— Miners' Memorial at Immigrant Park —
The 1st Deep Mine, Scammonville, KS
In 1874 four brothers from Illinois, the Scammon brothers, pioneered new methods of mining coal in southeastern Kansas, digging the first mine shaft in Cherokee County. Although many doubted that their room-and-pillar system would work in such shallow mines, this Cherokee County mine was soon producing 40 carloads of coal a day. Within a few years, underground mining became the principal method of coal mining in southeastern Kansas.
The Scammon brothers mined coal from the Weir-Pittsburg coal vein. Over the years, the Weir-Pittsburg was the most extensively mined coal bed in Kansas history, producing over 200 million tons.
When the minerals were exhausted the mines were shut. During 150 years of coal mining, Kansas had produced 300 million tons of coal.
The Stone City Mine No. 9 Disaster of 1916
The small mining community of Stone City was rocked the afternoon of December 13, 1916. Due to accumulation of gases in an old entryway at Ryan and Reedy Mine No. 9, a terrible explosion took the lives of twenty men and boys working in the mine that day. Apparently a miner was unknowingly drilling into a gas pocket and upon breaching the wall the combination of his carbide lamp and the gas created the explosion. Although the explosion was major, most of the deaths were due to suffocation after the blast.
The explosion was one of the worst accidents in the Weir-Pittsburg Coal Field. According to the December 15, 1916 edition of the Cherokee Sentinel, "It was a pitiful sight. The families of the miners were upon the ground and whenever a body would be brought up each would think it was their loved one. Women were panic stricken, and some of the foreign women who could not understand English were kept from the shaft with difficulty.
The following are the men who perished in Mine No. 9 as a result of the explosion:
Dominac Calso · W. H. Windsor
John Frye · Frank Windsor
A.H. Roycroft · Lud Windsor
Carlo Tavernaro · William Hey
Gregoire Burgy · Lyrt Hey
Paul Konatz · Matt Roth
Tony Kroshol · Charles Roth
Mike Urisk · Rudolph Trelz
Frank Jerino · J.W. Paige
Paul Lefevre · John Lantroic
According to the book
An Outing With the Long-Bell Lumber Company, Stone City mining camp "presents the best appearance of any ?company' mining town within the district. The Company owns and rents to its employees 150 houses which are always kept in good repair. The water works and electric light system are the best."
Designed and built by Bucyrus-Erie for the Pittsburg & Midway Coal Mining Company, the 1850-B, one of the world's two largest shovels, was an engineering accomplishment. Ten years prior to construction, such a project would not have been considered feasible. Today, large capacity excavating machines have not only proven to be feasible, but absolutely essential in order to be in a competitive position to meet the production demands of growing utility and industrial markets.
The shovel was taller than a 16 story office building - 160 feet from the ground to the point sheave at the top of the boom.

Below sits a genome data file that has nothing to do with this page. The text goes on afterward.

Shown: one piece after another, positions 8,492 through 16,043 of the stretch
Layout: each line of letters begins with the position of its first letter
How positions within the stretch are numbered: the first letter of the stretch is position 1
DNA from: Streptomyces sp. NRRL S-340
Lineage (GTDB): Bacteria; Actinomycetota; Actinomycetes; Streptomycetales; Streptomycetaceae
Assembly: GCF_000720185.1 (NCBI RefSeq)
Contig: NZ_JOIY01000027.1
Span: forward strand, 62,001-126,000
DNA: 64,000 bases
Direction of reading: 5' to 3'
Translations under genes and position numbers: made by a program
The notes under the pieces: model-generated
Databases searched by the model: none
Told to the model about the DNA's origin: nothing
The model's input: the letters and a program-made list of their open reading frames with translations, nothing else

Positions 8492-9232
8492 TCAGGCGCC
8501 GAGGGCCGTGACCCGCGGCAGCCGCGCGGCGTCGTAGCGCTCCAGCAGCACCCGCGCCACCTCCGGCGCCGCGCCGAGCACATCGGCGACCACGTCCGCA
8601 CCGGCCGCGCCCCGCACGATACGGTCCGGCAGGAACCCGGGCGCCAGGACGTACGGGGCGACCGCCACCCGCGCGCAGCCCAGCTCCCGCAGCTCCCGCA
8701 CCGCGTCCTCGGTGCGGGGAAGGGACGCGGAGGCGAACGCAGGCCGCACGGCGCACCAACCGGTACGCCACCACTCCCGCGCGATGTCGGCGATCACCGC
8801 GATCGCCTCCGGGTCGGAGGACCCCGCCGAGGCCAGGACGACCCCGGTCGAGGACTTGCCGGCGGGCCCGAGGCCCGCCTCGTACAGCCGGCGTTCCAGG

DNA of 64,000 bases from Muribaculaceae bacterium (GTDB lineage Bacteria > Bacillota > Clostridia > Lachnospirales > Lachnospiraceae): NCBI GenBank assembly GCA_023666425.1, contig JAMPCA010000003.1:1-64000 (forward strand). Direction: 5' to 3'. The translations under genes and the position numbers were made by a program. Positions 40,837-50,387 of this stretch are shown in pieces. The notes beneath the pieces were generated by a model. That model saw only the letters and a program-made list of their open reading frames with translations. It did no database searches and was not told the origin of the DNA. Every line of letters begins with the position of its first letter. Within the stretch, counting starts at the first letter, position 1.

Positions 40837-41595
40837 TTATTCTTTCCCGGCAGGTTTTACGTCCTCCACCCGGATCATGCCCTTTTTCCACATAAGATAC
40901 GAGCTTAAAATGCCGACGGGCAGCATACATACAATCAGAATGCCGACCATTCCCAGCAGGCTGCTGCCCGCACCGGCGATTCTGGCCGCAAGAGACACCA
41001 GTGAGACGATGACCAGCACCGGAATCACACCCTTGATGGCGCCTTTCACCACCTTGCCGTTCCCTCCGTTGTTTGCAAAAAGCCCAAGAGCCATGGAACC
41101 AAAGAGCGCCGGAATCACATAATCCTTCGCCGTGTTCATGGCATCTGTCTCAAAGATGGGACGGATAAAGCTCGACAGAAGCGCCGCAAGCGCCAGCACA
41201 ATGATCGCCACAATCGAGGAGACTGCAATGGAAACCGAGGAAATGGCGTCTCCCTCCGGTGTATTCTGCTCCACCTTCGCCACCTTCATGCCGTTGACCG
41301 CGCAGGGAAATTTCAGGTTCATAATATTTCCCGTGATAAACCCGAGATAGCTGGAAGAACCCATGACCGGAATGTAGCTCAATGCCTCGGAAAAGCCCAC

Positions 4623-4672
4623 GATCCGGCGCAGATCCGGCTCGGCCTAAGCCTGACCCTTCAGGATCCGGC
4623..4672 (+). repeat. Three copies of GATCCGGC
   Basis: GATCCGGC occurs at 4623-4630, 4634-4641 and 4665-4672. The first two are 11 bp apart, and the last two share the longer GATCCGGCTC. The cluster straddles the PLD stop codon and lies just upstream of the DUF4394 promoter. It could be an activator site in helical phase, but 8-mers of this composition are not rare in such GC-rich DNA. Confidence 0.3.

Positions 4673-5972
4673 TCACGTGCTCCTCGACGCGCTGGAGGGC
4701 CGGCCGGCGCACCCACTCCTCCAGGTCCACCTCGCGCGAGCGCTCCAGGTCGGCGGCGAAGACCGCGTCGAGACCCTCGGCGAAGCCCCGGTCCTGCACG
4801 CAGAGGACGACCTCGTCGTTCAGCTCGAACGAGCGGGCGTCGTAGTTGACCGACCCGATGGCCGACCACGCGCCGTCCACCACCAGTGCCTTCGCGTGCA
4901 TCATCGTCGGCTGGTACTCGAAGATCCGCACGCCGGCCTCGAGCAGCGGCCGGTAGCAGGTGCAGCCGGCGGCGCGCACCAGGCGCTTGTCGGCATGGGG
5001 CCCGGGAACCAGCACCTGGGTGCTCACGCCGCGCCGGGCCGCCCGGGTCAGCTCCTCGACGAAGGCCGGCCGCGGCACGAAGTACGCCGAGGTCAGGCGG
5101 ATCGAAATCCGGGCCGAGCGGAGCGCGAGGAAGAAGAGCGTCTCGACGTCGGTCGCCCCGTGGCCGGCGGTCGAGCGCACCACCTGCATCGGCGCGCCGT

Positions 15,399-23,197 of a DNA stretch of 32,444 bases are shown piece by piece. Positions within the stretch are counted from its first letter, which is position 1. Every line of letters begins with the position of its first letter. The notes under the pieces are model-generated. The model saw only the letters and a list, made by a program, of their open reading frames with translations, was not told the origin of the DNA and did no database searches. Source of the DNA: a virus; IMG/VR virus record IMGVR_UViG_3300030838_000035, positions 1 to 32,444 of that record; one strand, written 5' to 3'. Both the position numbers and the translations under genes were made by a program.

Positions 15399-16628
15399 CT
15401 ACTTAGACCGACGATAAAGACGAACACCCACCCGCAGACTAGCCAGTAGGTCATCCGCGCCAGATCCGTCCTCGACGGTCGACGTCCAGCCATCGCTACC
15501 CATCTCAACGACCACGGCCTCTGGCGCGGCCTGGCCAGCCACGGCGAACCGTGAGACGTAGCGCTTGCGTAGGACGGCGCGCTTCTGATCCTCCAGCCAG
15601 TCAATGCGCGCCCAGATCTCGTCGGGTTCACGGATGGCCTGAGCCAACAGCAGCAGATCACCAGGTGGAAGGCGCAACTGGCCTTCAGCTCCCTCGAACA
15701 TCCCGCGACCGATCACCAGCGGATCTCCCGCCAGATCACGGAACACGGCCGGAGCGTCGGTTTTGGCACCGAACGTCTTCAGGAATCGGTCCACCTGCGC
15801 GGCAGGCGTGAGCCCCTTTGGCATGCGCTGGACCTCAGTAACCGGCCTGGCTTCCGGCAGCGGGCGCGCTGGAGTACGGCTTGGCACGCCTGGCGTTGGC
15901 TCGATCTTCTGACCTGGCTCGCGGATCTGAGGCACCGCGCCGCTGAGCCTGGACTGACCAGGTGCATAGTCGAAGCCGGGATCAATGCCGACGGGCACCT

The power plant provided 7,000 horsepower under normal operating conditions and 15,000 horsepower under peak loads, which was equivalent to power used by a community of 15,000 people.
Movement of Shovel:
Four pairs of crawlers, one at each corner of the base, propelled the machine. Each pair of crawlers or trucks were powered by a 300 horsepower motor. Each crawler tread was 5'6" wide and weighted 2008 lbs. The gear case for each truck held 2,200 gallons of gear oil. The normal propelling speed was .22 miles per hour.
Big Brutus' operating crew consisted of only three men. One operator, one oiler, and one groundman. The operator was the person in charge of the operating crew. His job was to do the actual digging. He could swing the house with the foot pedals. The oiler was in charge of operating the oil pumps. He was responsible for monitoring all of the lubrication on the machine. He had to roam all over the shovel to insure that each area was receiving proper lubrication. The groundman's job was to move the shovel whenever the operator signaled him to do so. He also had to insure that the pit floor was clean and level before moving the machine.
The working weight of the machine was approximately 11,000,000 lbs.
Size: 58 feet x 79 feet 6 inches. The body revolved on a base, supported by a roller circle 45 feet in diameter, consisting of 90 rollers each 16 inches in diameter.
The machine was supported on the four crawler tracks by gigantic hydraulic jacks which automatically maintained the shovel in a level working position as it moved over the uneven pit floor. The hydraulic oil was supplied to all four jacks from a central reservoir which had a capacity of 3,200 gallons. The jack cylinders are 42 inches in diameter and have a stroke of 66 inches.
Period of erection was from June 1962 to May 1963. A peak number of 52 men were employed to erect the shovel. 150 railroad cars were required to ship all of the component parts of the shovel. The shovel was erected at P&M's Mine 19 near Hallowell, Kansas. Big Brutus cost about $6.5 million.
The shovel ran 24 hours a day for 11 years. It ceased operations in April 1974.
The capacity of the dipper was 90 cu. yds. By heaping dirt on the dipper, 150 tons of overburden was handled in one scoop or enough to fill three railroad cars. It took four cables 3.5 [inches] thick, and powered by eight 500-horsepower motors, to lift the bucket. Big Brutus' job was not to remove coal, only overburden.